The University of New South Wales Main Library


UNSW is Australia’s first international university with students coming from diverse and varied backgrounds. The university has approximately 53,500 students, about 25% of which are international students from over 120 countries. Given this vast array of cultural backgrounds, the university campus is undoubtedly, language-rich. Use of language on campus is thus very interesting to explore.


One of our chosen linguistic environment is the UNSW main library. It is first and foremost a research library, containing an extensive amount of scholarly resources and information. It is affiliated with research institutes and aims to provide academic staff and students with databases and sources of research appropriate to their fields of study. It is also an area for study and collaboration with other students and serves as a helpful environment for communication. Through observation, notable findings on the use of language were made.


  1. Use of Code-Switching by Korean students


On the 4th floor of the UNSW main library, a group of three female Korean Commerce students were observed to be discussing course material in an open-plan study area. What was notable was that during their discussion of their course content, they spoke mostly in English. Some exclamations and off-hand comments were in their own native tongue, but most of their study discussion was in English. However, when they took a break from study, their conversation reverted back to being more consistently in Korean. This is an example of code-switching, where speakers of more than one language alternate to and from different languages, often depending on the context they find themselves in. Consistent with Poplack’s model of code-switching, entire utterances (at the syntactic level) were being alternated between, distinguishing the behaviour from borrowing (which occurs at a lexical level).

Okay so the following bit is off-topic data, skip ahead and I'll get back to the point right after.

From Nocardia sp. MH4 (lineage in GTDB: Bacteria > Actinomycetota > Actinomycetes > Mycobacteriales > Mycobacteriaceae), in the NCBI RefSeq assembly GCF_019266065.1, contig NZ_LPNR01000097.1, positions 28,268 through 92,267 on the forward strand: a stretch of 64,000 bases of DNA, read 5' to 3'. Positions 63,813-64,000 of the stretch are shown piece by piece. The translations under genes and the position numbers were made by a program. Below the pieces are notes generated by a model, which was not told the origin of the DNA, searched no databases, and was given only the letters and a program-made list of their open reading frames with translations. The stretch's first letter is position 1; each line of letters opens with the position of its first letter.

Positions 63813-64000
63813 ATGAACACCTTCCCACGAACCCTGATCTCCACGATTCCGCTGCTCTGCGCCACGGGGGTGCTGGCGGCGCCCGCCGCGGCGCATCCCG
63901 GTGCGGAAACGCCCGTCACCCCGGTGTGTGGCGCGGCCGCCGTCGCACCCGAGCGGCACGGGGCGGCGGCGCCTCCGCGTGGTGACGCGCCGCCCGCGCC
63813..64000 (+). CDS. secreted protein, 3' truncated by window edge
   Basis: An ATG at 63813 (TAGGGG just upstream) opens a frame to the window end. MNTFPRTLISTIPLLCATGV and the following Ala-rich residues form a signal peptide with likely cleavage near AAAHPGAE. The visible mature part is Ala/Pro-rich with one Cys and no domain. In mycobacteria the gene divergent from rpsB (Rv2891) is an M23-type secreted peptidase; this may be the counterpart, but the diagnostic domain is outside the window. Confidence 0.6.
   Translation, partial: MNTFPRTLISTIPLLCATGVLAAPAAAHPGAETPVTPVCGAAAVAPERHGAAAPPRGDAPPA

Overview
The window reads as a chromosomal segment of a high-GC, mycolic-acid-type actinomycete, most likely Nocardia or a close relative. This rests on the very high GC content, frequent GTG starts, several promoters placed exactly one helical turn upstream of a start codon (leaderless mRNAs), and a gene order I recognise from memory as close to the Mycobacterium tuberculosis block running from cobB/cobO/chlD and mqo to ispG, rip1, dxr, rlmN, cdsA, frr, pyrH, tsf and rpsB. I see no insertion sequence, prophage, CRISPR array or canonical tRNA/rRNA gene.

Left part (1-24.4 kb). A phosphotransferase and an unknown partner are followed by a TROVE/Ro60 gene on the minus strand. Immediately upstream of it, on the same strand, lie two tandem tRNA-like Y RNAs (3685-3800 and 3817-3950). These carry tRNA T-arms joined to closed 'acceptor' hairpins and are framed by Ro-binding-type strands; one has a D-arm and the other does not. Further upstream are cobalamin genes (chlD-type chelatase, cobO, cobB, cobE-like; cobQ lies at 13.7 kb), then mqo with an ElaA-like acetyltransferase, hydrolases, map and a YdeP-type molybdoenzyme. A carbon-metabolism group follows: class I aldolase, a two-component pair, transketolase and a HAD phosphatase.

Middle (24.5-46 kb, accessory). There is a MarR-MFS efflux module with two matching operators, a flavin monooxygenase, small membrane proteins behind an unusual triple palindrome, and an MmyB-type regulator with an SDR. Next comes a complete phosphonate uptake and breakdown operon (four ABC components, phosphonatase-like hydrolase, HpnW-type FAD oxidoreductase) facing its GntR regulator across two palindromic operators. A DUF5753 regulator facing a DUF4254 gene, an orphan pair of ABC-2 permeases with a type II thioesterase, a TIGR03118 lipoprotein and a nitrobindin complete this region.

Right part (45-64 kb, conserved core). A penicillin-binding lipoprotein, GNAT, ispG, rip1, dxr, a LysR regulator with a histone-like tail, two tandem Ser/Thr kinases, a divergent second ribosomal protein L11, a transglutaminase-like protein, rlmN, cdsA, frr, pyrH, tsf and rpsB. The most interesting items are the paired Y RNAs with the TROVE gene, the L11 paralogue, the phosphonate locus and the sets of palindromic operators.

When asked about their  code-switching behaviour, one replied, “It is easier to speak in the language we learn in, when we are studying.” They also said that they were not fully conscious of the behaviour and that it “just happens that way, it feels natural.” This implies that their code-switching behaviour is not purposefully orchestrated with serious intent, but rather, it simply occurs for the sake of ease of communication and function.


When asked about their attitudes towards speaking another language in the UNSW library, they reported that they would only speak in Korean with people they knew and who were around them at the time. They do not expect to speak Korean with other people, especially the staff. They also said that when talking to other students, “we definitely speak English, because that is what is normal and expected.” It seemed that the general consensus was that one’s own native tongue is only used when conversing with people who are known for certain to have the same ethnolinguistic identity. Otherwise, the assumed language is English.  This indicates that shared ethnolinguistic identity is important in communication, but also, the dominant language that is expected to be used is English.

This is confirmed by interviews with three other students (Psychology and Science students) who also reported that English is the expected language for communication. Even if they had knowledge of another language, they would not employ it if there was no one with the same linguistic identity present. Especially in a scholarly library, where the academic lingua franca is English, expectation for English is particularly high. This demonstrates an assimilation to the dominant or majority language, and as reported by library users, this assimilation is motivated by their understanding that English is the language of communication in an academic setting. Also conformation to English is motivated by attitudes towards the University itself, which is seen as an official national entity, and thus the national language must be spoken in its premises.


  1. Use of language in study areas


Through observation it was noted that individuals in both the common and individual study areas most often spoke in English, whether it was to other students or on the phone. Only in cases (such as the example mentioned earlier) where all members of a group shared the same ethnolinguistic identity was another language used in conversation. Even in such cases, borrowed words and even whole utterances from English were heard during speech.


Interestingly, when looking at internet use, it was more common to see students in individual study areas using the internet in foreign languages than students in common study areas. In other words, when by themselves, students (whose first language is not English) would revert back to their own native language, especially on social media or for entertainment purposes.

It remains though, that on academic sites, English is still the language used.